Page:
The aerospace industry has, among others, two important international players – Airbus and Boeing. This applies to local aerospace as well as international aerospace manufacturing industries, all competing to be part of the global supply chain. Manufacturing for aerospace in South Africa is dependent on commercial manufacturing for these global players.
“Each region that plays a role in this manufacturing creates programmes to draw international companies into their countries, giving them an incentive to invest in their manufacturing processes,” says Department of Trade and Industry Aerospace Industry Support Initiative (AISI) manager Marié Botha.
In South Africa, the programme is known as the National Industrial Participation Programme. The programme ensures that, if a government entity buys aircraft from Airbus or Boeing, these companies have an obligation to localise certain manufactured components that will contribute to the global supply chain of aircraft.
Without these incentive programmes, the local industry must rely on its reputation for flexibility and competence in handling complex or difficult-to-manufacture parts to retain a share in the supply chain. But there are additional challenges.
Botha points out that suppliers must go through local companies in order to integrate into an original-equipment manufacturer, such as European aircraft manufacturer Airbus’s or US airline manufacturer Boeing’s supply chain. “This is done for quality control and Airbus or Boeing transfer the accreditation risk to the integrator.”
She explains that certification is required for the product, the processes involving materials and manufacturing, and the engineers, artisans and skilled workers, all of whom must be certified to manufacture a particular product. Therefore, local small, medium-sized and microenterprises are certified under the umbrella of local integrators to ensure certification, quality and reliability in the manufacturing process.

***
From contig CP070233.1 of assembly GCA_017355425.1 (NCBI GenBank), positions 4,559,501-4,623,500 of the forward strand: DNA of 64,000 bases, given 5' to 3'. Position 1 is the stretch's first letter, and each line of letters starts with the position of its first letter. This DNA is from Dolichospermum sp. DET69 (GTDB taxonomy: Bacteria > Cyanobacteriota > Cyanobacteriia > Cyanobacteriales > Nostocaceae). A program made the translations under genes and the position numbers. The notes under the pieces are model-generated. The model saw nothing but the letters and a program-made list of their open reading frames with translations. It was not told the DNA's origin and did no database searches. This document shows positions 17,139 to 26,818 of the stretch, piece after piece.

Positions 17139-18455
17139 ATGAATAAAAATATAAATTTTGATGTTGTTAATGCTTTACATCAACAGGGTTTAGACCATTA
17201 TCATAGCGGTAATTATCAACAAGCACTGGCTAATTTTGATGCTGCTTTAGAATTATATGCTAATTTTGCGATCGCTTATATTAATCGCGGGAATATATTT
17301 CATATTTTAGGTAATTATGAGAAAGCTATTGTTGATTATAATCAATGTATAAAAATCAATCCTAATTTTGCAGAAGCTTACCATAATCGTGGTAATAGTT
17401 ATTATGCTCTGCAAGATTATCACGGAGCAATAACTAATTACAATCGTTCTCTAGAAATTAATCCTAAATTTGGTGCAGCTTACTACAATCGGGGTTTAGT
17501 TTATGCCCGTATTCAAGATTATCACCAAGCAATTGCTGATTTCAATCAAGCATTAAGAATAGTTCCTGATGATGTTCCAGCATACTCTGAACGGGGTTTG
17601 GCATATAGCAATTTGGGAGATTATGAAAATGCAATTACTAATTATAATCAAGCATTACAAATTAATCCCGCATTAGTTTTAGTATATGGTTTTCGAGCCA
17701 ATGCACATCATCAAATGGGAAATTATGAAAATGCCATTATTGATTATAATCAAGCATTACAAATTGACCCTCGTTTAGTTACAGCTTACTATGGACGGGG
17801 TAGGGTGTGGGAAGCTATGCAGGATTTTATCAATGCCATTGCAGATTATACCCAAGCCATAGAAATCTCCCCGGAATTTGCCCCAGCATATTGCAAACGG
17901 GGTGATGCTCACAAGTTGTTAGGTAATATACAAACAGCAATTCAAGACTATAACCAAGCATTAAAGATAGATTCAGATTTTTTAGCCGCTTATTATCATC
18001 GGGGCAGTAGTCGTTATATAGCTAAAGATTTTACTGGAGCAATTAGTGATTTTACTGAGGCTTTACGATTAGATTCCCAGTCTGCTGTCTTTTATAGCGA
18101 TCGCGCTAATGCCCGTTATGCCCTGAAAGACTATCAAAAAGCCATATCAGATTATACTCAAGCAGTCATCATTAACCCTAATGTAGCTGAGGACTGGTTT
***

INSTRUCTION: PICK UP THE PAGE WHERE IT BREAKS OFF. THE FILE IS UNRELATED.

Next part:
However, Botha says this is not the only challenge for the local aerospace industry; much of the raw material is imported, which makes for lengthy supply chains. South Africa’s removed geographic location for these international companies adds to the burden of cost-effectiveness in the aerospace manufacturing industry.
Botha says there are four key aspects that can be implemented to strengthen the manufacturing industry in South Africa to impact on the aerospace industry positively.
The first is cooperation. Instead of having many South African companies tendering for the same bid, Botha believes that the industry could instead collaborate based on its strengths.
“The local industry can derive strength in organising itself, and trying to share some of the supply chain burden.”
“R&D funding is important for the industry, because of the importance of being innovative in an increasingly globalised context. South Africa has industry and world-class expertise in aerospace. The AISI aims to bring that capability closer to the industry in order for it to differentiate the nature of its product offerings by focusing on technology transfer into the local aerospace manufacturing industry,” she explains.
The third aspect is skills development. The aerospace industry requires highly skilled and specialised engineers, she points out. Therefore, upscaling skills essential to the industry will assist and grow it.
Lastly, manufacturing for the aerospqce industry and product certification are two areas that could be improved and strengthened. “If certification procedures are weak, the industry suffers,” she comments.
Innovation therefore plays a critical role in fostering competitiveness with other countries and that requires having products and processes certified. For South Africa to compete in an international market, Botha concludes, the coungry has to stay abreast of innovations and technological trends and advances.
Edited by: Zandile Mavuso
Creamer Media Features Deputy Editor
Article published by Creamer Media’s Engineering News